Cautionary Words from Pseudo-Dionysius
1092B ...Each rank around God conforms more to him than the one farther away. Those closest to the true Light are more capable of receiving light and of passing it on. Do not imagine that the proximate here is physical. Rather what I mean by nearness is the greatest possible capacity to receive God. If then the rank of priests is that most able to pass on illumination, he who does not bestow illumination is thereby excluded from the priestly order and from the power reserved to the priesthood. For he is unilluminated. A man thus deprived is, in my view, insolent if he muscles in on priestly functions, when, without fear or shame, he unworthily pursues the divine things. He thinks 1092C God knows nothing of what he knows is going on within him. He imagines he can deceive the One whom he falsely calls "Father." He dares to be like Christ and to utter over the divine symbols not anything that I would call prayers but, rather, unholy blasphemies. This is no priest. He is an enemy, deceitful, self-deluded, a wolf in sheep's clothing ready to attack the people of God.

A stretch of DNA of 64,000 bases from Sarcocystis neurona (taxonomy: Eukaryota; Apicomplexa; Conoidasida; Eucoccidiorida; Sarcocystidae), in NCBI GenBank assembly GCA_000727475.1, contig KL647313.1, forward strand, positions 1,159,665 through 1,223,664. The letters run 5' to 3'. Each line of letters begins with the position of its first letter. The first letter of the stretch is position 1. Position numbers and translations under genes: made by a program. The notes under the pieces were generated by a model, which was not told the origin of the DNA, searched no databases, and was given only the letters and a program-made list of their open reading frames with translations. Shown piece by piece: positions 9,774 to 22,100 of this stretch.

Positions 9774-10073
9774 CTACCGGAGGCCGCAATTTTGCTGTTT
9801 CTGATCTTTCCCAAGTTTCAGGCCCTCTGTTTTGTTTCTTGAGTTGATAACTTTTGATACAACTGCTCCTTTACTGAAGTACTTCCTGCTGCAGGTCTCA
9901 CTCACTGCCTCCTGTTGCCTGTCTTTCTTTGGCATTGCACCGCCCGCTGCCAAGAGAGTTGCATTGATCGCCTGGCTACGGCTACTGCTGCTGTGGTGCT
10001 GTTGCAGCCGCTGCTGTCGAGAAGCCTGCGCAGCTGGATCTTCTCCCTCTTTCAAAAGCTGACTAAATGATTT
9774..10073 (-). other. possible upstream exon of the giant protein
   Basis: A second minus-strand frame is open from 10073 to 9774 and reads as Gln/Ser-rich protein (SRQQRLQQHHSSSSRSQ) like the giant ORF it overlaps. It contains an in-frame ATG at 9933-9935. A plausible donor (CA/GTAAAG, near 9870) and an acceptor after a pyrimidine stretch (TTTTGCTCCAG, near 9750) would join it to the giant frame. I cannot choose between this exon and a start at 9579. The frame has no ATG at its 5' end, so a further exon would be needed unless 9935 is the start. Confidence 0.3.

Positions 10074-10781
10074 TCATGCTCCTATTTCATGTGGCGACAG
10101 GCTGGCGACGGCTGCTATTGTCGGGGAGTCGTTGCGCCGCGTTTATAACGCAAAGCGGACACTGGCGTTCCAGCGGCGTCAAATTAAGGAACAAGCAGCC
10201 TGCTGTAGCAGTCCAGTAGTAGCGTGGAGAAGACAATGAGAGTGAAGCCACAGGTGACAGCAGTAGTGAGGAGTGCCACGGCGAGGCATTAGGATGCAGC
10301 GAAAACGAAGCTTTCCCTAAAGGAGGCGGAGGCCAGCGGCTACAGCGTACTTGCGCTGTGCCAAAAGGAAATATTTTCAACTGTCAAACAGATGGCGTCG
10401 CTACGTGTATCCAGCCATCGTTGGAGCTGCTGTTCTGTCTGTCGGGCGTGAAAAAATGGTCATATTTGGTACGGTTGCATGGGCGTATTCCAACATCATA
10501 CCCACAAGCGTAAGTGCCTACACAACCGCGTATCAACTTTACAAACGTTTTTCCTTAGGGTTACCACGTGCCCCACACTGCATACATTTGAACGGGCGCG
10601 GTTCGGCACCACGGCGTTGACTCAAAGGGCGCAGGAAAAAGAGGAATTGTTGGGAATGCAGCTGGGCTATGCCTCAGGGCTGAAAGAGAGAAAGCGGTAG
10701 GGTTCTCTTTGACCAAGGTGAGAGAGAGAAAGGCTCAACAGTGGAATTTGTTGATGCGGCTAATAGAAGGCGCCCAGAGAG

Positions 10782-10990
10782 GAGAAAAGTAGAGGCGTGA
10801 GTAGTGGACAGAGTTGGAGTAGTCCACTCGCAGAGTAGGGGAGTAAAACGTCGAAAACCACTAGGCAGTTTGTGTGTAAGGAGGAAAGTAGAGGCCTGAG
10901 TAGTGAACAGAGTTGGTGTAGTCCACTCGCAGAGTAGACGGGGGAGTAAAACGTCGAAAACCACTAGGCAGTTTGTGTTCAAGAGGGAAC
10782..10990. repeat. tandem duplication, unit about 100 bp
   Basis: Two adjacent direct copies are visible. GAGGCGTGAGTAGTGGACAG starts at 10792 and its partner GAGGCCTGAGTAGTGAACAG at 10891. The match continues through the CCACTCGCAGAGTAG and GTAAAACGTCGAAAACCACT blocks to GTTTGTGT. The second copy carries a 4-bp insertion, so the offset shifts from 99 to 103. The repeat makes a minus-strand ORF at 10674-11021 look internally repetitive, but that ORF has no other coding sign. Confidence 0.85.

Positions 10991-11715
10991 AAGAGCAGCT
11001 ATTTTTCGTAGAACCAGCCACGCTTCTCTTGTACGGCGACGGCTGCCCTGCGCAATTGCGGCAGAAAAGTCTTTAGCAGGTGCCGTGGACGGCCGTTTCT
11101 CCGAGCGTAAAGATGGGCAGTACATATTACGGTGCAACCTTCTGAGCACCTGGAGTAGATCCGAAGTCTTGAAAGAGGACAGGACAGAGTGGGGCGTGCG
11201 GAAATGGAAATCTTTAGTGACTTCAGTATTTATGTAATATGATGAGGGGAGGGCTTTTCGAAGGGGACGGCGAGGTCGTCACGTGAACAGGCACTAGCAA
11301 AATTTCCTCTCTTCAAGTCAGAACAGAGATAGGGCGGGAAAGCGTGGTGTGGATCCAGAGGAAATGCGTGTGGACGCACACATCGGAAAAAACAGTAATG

[From the translation by Luibheid and Rorem published by Paulist Press, pp. 274-5.]
1105D But there is a further point to understand. Theological tradition has a dual aspect, the ineffable and mysterious on the one hand, the open and more evident on the other. The one resorts to symbolism and involves initiation. The other is philosophic and employs the method of demonstration. (Further, the inexpressible is bound up with what can be articulated. The one uses persuasion and imposes the truthfulness of what is asserted. The other acts and, by means of a mystery which cannot be taught, it puts souls firmly in the presence of God.
1105C ...But let us not suppose that the outward face of these contrived symbols exists for its own sake. Rather, it is the protective garb of the understanding of what is ineffable and invisible to the common multitude. This is so that in order that the most sacred things are not easily handled by the profane but are revealed instead to the real lovers of holiness. Only these latter know how to pack away the workings of childish imagination regarding the sacred symbols. They alone have the simplicity of mind and t he receptive, contemplative power to cross over to the simple, marvelous, transcendent truth of the symbols.